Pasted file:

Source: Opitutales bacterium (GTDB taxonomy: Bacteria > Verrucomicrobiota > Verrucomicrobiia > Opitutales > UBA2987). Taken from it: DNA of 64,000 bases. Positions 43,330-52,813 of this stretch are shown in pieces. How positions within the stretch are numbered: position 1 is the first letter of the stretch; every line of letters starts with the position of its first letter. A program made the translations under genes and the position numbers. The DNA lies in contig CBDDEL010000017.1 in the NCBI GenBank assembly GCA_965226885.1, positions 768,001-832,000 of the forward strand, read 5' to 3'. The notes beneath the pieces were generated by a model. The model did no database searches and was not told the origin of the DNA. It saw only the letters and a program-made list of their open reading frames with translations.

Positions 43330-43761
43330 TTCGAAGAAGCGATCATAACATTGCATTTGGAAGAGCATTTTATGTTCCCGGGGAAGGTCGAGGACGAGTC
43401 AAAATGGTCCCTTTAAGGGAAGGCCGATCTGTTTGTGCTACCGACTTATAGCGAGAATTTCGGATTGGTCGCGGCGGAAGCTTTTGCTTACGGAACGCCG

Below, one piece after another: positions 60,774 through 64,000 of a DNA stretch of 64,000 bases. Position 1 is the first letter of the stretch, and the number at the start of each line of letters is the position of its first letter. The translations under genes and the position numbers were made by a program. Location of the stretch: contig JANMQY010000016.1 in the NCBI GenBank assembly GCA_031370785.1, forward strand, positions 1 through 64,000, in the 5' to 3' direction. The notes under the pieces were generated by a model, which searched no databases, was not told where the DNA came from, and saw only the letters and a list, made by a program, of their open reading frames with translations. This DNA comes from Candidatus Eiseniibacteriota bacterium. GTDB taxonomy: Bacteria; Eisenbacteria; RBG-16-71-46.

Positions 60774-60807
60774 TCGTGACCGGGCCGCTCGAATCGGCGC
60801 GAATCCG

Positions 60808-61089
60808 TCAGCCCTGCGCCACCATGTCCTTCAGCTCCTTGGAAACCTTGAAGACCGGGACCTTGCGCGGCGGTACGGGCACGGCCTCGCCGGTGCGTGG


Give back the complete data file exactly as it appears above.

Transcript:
Source: Opitutales bacterium (GTDB taxonomy: Bacteria > Verrucomicrobiota > Verrucomicrobiia > Opitutales > UBA2987). Taken from it: DNA of 64,000 bases. Positions 43,330-52,813 of this stretch are shown in pieces. How positions within the stretch are numbered: position 1 is the first letter of the stretch; every line of letters starts with the position of its first letter. A program made the translations under genes and the position numbers. The DNA lies in contig CBDDEL010000017.1 in the NCBI GenBank assembly GCA_965226885.1, positions 768,001-832,000 of the forward strand, read 5' to 3'. The notes beneath the pieces were generated by a model. The model did no database searches and was not told the origin of the DNA. It saw only the letters and a program-made list of their open reading frames with translations.

Positions 43330-43761
43330 TTCGAAGAAGCGATCATAACATTGCATTTGGAAGAGCATTTTATGTTCCCGGGGAAGGTCGAGGACGAGTC
43401 AAAATGGTCCCTTTAAGGGAAGGCCGATCTGTTTGTGCTACCGACTTATAGCGAGAATTTCGGATTGGTCGCGGCGGAAGCTTTTGCTTACGGAACGCCG

Below, one piece after another: positions 60,774 through 64,000 of a DNA stretch of 64,000 bases. Position 1 is the first letter of the stretch, and the number at the start of each line of letters is the position of its first letter. The translations under genes and the position numbers were made by a program. Location of the stretch: contig JANMQY010000016.1 in the NCBI GenBank assembly GCA_031370785.1, forward strand, positions 1 through 64,000, in the 5' to 3' direction. The notes under the pieces were generated by a model, which searched no databases, was not told where the DNA came from, and saw only the letters and a list, made by a program, of their open reading frames with translations. This DNA comes from Candidatus Eiseniibacteriota bacterium. GTDB taxonomy: Bacteria; Eisenbacteria; RBG-16-71-46.

Positions 60774-60807
60774 TCGTGACCGGGCCGCTCGAATCGGCGC
60801 GAATCCG

Positions 60808-61089
60808 TCAGCCCTGCGCCACCATGTCCTTCAGCTCCTTGGAAACCTTGAAGACCGGGACCTTGCGCGGCGGTACGGGCACGGCCTCGCCGGTGCGTGG